Technically PON is closer in architecture to cable than it is to telephone. PON has all the optical nodes multiplexing back across the same path (PON supports 8-32 users). They grab the bandwidth they need on the fly. It's just a shitload of bandwidth. Cable just suffers in that node management is more engineering intensive. If the engineer tries to skimp and not plan for the traffic volume it can get more easily overwhelmed than DSL or PON IMO.
 

BCH

Doesn't need your acknowledgement on Twitter
Wackbag Staff
Jun 9, 2005
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#12
I'm assuming PON stands for Passive Optical Network? Due to the use of wavelength division multiplexing?

Wait, I can google it!

Yes it does.

Um, yeah the main fibers as I understand it are ridiculous capacity-wise and the 30 to 50 megabits they're giving customer's right now doesn't even have them breaking a sweat. That coupled with the fact that only 32 customers can be connected results in a theoretical maximum bandwidth which can be easily planned for.
 

MrAbovePar

En Taro Anthony
Mar 14, 2005
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Covington. La
#13
I'm assuming PON stands for Passive Optical Network? Due to the use of wavelength division multiplexing?
Yup. PON uses WDM for 3 sets of wavelengths. The 3rd they use to broadcast television which gets dropped back to an RF overlay at the NID. The standard BPON that Verizon uses is 622Mb/s divided by up to 32 users. With such a large download speed divided by such a small userbase it's easy to engineer the speeds.

Cable can have hundreds of users easy per node. DSL will have from 4-216 users per node. The largest DSLAM I know of is the Alcatel 7300 which is designed to host 216 lines of ADSL/ADSL2/ADSL2+(up to 24Mb/s per line) with a standard DS-3 backhaul (optional gigabit ethernet). The next one down is the Alcatel 7330 which is designed to host 192 lines of ADSL/ADSL2/ADSL2+/VDSL/VDSL2 with a standard gigabit backhaul. Now that one's capable of 100Mb/s easy.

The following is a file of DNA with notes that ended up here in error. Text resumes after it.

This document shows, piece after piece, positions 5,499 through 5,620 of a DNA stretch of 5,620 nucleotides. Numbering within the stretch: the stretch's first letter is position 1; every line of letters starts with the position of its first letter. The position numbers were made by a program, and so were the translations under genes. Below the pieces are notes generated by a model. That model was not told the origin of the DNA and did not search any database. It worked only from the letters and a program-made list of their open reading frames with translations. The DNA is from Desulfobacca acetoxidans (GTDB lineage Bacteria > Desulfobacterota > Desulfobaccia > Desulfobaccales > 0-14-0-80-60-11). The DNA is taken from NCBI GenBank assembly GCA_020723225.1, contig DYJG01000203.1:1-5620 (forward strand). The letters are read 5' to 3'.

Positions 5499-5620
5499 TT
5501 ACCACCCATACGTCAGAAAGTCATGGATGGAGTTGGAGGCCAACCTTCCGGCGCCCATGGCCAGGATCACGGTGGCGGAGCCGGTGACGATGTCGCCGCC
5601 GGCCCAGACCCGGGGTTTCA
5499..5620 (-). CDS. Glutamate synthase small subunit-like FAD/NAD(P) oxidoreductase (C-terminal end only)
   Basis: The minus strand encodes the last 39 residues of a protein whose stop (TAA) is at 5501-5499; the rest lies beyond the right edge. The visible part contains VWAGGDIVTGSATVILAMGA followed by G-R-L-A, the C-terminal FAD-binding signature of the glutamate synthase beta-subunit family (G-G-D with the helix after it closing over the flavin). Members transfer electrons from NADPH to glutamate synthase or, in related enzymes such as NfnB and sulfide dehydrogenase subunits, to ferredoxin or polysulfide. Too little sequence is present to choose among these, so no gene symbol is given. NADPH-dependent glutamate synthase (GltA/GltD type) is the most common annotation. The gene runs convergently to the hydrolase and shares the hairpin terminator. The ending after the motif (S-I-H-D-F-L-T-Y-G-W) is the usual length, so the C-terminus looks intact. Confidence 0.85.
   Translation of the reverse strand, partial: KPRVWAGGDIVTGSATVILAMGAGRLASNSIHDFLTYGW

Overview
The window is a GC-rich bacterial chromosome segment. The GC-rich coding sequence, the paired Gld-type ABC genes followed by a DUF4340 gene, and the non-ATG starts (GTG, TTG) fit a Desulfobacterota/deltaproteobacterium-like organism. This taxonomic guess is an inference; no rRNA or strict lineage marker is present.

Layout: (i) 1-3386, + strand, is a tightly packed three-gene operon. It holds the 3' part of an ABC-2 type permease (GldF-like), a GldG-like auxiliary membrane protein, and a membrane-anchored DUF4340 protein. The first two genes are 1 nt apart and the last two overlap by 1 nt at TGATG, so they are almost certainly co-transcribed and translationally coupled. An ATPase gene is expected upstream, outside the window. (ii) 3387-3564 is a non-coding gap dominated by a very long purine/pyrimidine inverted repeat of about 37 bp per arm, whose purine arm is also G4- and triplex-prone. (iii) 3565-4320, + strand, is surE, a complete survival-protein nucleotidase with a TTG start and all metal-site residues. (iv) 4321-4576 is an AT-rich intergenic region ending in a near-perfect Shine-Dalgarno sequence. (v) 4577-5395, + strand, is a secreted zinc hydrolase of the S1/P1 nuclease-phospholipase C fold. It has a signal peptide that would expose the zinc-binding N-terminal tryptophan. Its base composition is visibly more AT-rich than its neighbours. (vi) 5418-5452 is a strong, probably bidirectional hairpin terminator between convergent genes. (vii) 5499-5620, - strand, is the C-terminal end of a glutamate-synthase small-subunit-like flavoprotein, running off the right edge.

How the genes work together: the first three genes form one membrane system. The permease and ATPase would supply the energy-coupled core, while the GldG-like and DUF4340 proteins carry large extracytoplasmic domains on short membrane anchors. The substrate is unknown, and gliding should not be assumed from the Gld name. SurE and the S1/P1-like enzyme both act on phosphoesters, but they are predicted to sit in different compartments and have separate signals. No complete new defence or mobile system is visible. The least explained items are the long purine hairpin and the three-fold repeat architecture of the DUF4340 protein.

On the small side for DSLAM's there's the mini-RAM which is a 4 port T-1 backed ADSL only DSLAM. Or if you're on fiber to the curb there's the MX system which allows 4-12 lines with the same capability of the 7330 though with VDSL2 you can easily get 200Mb/s per line since the distance from the system is rarely over 1kft.

They're installing a 7330 right around my corner right now for what I'm almost certain will be a Uverse roll-out over here sometime next year.
 
Dec 25, 2005
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NJ
#14
So.. let's get back to his question; if he split the connection and added more users would it be an issue?
 
Dec 25, 2005
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NJ
#16
I thought so.. just curious if you had any to add. :) thx.